Don’t eat the ice cream. Seriously, don’t eat that smooth, chocolaty ice cream. How much do you want ice cream now?
Many people will try this method of avoiding treats to improve their diet. Another common diet strategy is to eat more healthy foods. We know that maintaining a healthy weight is important for preventing cancer and other chronic diseases. But how effective are these avoid and approach strategies for adopting a better eating pattern?
The newest study on these diets finds out why people with high self-control have more success.
Healthy college students were asked to list foods they would approach or avoid if they were dieting. Self-control level was measured and compared to their food choices. The results showed that high-control people tend to approach healthy foods they really enjoy and avoid treats that they like, but can live without. The opposite was found for people with low self-control. They avoid their favorite treats and approach healthy foods that they don’t like very much.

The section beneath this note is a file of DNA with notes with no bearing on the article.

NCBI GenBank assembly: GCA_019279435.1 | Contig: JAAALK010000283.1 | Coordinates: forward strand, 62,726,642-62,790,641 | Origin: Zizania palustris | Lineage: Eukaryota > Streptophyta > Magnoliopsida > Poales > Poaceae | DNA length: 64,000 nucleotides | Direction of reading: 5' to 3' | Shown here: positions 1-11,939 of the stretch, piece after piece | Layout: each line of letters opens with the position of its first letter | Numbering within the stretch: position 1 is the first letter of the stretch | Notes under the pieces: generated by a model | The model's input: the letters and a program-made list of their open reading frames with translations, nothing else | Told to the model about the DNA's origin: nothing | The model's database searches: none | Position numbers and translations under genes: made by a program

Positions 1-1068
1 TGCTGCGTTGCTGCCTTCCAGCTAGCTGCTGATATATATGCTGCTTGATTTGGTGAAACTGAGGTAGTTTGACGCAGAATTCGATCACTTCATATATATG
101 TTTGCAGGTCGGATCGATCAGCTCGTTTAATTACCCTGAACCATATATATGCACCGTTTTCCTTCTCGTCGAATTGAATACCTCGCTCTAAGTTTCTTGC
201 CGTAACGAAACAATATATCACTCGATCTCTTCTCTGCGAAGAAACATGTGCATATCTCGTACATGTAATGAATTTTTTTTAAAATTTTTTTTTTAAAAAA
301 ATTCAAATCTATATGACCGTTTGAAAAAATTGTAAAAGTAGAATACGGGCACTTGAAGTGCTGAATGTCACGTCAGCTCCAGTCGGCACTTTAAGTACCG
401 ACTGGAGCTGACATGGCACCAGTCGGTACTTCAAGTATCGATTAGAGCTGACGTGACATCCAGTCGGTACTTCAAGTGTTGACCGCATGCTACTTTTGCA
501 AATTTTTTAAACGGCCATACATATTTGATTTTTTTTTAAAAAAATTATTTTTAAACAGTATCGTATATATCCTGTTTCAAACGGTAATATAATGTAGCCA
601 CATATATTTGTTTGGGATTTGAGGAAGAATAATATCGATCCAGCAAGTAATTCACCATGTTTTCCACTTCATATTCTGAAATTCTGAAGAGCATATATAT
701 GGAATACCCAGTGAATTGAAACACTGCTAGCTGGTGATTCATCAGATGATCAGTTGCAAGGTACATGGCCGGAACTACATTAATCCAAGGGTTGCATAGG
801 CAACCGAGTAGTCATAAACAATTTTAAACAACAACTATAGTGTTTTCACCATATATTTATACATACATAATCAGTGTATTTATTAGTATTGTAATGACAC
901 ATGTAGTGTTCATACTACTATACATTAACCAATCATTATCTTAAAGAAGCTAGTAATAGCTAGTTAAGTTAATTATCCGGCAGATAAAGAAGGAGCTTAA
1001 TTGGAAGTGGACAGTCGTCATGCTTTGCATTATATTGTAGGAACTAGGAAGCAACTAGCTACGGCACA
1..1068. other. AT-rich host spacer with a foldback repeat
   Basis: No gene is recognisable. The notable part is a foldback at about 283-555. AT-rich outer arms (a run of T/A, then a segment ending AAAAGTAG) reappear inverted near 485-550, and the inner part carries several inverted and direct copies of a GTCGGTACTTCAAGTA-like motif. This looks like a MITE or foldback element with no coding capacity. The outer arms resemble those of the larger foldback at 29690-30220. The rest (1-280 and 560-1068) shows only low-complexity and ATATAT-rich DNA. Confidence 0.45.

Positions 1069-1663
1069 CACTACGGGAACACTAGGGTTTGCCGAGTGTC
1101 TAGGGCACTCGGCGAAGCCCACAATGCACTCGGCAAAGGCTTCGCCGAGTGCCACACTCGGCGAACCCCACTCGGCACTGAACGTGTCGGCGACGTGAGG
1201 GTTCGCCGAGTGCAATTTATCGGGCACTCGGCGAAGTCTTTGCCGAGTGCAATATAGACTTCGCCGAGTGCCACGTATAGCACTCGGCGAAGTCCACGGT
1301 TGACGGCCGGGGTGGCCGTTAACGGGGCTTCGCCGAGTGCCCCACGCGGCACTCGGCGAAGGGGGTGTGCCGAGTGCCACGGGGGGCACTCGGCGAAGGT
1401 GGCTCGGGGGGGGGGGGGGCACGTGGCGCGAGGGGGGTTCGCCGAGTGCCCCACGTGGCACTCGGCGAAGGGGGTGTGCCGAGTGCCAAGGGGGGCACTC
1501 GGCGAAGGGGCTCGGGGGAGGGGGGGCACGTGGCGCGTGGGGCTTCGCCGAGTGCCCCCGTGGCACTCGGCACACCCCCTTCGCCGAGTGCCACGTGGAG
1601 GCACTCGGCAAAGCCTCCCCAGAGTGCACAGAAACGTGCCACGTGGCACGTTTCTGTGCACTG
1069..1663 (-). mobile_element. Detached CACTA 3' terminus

While this study was relatively small, it brings up the point that diets are more successful when you eat foods that you like. In actuality, there is no single diet or “magic bullet” for weight loss. For example, a study from 2015 showed no difference in weight loss between low-fat and high-fat diets.
Go back a few years to 2013 and we can find an editorial in The Journal of the American Medical Association that urges for lifestyle changes in long-term weight loss. The authors state that one diet cannot work for everyone because of personal differences in food preferences, religious or cultural traditions, food availability, and food intolerances.
These studies collectively make one big point – your “diet” should be the lifestyle that works best for you. But with all of the fad diets, superfoods, and “toxic” foods, how do you decide what’s best for you?
A good place to start for cancer-prevention is with AICR’s Foods that Fight Cancer. Find some you like, and try to eat more of those foods. Basically, if you love kale, eat more kale. And, if you love ice cream, don’t completely avoid it.
Kaila Schoenberger is an Education & Communication Intern at AICR. She is an MPH/RD candidate from the University of Minnesota School of Public Health. She believes in preventing cancer by encouraging simple ways for people to eat well and be active.